Media Releases - 20 July 2020
Independent review calls for ‘fundamental reform of national environmental law’
The Wilderness Society welcomes the release of the ten-year Independent Review of Australia’s environment laws (the Environment Protection and Biodiversity Conservation Act) by Graeme Samuel that has articulated that the “the environment and our iconic places are in decline and under increasing threat”. Professor Samuel also reported that “The community does not trust the EPBC Act to deliver effective protection of the environment”.
Suzanne Milthorpe, The Wilderness Society’s National Environment Laws Campaign Manager says, “The review outlines the catastrophic impact of twenty years of failure in Australia’s environment laws, impacts that have been in plain sight throughout the operation of the EPBC Act. This is a law that was introduced by a Coalition Government and administered by Coalition governments for 14 of those 20 years.
“Now this Coalition Government is asking us to trust them on immediately handing environmental safeguards to the states while promising at some time in the future to make changes of an ill-defined nature to improve environmental standards.
“Professor Samuel’s report outlines that environment laws are rarely policed, that endangered species recovery plans are rarely implemented, that Australia’s most important environmental values are in decline and yet the central Government response is to seek to hand environmental approval powers to the states with no concrete proposals to address any of the main environmental challenges facing Australia.
“A problem as big as Australia’s spiralling extinction and deforestation crises is fixable, but to fix it Australia needs strong safeguards to protect native species and precious forests, and an independent watchdog to enforce national environmental standards.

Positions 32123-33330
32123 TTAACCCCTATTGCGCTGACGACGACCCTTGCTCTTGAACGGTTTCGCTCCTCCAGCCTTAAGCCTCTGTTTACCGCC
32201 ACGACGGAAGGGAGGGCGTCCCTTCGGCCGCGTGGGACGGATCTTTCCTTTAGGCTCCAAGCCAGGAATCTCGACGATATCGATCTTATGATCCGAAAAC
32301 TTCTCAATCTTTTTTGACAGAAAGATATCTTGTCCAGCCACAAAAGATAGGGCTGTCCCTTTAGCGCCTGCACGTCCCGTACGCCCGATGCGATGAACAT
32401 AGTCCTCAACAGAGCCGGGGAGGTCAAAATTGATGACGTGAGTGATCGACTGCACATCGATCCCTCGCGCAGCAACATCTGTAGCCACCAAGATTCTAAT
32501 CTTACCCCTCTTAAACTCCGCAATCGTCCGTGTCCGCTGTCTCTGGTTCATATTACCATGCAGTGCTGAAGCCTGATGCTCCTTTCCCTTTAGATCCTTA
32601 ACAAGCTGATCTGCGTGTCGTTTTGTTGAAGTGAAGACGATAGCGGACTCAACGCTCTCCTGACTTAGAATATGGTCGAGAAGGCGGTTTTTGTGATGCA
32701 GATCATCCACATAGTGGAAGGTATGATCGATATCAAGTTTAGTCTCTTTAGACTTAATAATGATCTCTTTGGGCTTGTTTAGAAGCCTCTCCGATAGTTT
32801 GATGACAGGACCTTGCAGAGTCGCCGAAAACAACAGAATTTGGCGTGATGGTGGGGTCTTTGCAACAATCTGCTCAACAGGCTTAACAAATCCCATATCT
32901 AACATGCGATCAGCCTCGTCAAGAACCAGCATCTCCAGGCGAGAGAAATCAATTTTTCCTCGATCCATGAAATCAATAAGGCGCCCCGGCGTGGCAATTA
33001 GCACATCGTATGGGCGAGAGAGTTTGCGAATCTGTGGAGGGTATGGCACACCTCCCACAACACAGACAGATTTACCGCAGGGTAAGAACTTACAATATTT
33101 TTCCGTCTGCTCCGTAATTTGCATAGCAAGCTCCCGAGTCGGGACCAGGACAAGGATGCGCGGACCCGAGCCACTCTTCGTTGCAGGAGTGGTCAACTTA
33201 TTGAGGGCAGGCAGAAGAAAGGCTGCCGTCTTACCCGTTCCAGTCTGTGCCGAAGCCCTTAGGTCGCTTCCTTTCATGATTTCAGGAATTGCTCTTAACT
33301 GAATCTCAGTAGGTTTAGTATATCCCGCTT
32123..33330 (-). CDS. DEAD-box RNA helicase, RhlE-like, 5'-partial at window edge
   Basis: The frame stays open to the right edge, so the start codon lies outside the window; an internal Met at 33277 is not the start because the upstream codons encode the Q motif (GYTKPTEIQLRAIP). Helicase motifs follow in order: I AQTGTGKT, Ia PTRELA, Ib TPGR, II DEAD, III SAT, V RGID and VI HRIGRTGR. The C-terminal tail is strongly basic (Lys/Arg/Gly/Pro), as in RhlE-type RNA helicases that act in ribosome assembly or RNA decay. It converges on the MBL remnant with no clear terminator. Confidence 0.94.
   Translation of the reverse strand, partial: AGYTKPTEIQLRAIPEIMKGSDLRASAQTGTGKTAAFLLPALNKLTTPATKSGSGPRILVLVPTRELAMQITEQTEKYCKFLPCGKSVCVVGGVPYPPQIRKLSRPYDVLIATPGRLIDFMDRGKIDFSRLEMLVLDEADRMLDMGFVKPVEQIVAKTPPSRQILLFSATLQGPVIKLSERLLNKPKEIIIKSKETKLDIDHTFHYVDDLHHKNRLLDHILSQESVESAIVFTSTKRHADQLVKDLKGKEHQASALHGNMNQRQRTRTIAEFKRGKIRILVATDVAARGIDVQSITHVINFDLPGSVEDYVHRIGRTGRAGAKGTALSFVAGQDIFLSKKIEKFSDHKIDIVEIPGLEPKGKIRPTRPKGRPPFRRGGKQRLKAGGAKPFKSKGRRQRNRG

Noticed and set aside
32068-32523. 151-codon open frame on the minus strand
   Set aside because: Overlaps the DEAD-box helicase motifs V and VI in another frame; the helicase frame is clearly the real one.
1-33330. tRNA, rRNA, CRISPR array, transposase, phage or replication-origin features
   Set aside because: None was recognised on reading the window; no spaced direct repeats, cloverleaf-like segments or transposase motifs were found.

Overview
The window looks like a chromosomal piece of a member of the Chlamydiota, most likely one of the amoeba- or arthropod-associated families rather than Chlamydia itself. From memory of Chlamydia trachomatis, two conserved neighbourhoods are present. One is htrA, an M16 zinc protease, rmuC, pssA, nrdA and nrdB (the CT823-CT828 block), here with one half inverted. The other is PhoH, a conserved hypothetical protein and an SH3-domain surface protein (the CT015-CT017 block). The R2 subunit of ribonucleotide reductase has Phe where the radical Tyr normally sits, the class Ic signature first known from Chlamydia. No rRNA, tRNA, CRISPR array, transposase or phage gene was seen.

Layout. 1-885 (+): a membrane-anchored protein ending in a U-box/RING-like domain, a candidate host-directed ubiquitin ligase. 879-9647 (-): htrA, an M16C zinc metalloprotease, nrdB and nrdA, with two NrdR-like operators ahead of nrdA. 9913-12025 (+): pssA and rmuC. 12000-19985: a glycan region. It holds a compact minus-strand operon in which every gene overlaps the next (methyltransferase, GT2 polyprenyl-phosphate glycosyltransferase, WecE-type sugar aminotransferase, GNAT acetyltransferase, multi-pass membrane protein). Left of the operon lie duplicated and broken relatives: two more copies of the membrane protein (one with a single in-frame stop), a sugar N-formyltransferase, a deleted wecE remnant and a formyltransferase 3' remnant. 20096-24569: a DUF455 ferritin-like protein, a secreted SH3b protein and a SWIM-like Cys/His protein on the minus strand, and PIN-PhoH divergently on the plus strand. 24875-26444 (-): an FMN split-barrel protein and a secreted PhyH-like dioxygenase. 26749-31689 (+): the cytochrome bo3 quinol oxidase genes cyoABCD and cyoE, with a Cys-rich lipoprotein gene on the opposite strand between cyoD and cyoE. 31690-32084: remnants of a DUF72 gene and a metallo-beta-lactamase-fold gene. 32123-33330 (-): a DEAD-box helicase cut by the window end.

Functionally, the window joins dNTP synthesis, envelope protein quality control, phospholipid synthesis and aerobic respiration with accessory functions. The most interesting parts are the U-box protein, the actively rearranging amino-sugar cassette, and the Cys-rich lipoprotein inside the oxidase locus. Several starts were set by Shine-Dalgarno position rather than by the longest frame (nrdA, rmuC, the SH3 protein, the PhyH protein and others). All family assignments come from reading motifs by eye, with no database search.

“The community will continue to be justified in withholding confidence that anything will change without the kind of specifics not covered by the draft independent report or the Government’s response - including recommended standards to explicitly prevent deforestation, development and logging of high conservation value habitats for our threatened wildlife and expectations for active and funded restoration of our landscapes, including those so horrifically impacted in last summer’s extreme bushfires.
The Wilderness Society welcomes Professor Samuel’s call for the establishment of an “an independent compliance and enforcement regulator, not subject to actual or implied political direction from the Commonwealth Minister” and the proposal that he lead a process to define and agree a strong set of national standards.
Suzanne Milthorpe says, “We’re open to any genuine and reasonable process that will deliver real environmental outcomes for Australia by ending Australia’s extinction and deforestation crises. But this should not be preempted by any efforts to devolve responsibilities to the States without fixing the fundamental problems in the Act”.
For further comment contact Suzanne Milthorpe on 0408 582 396 or Tim Beshara on 0437 878 786.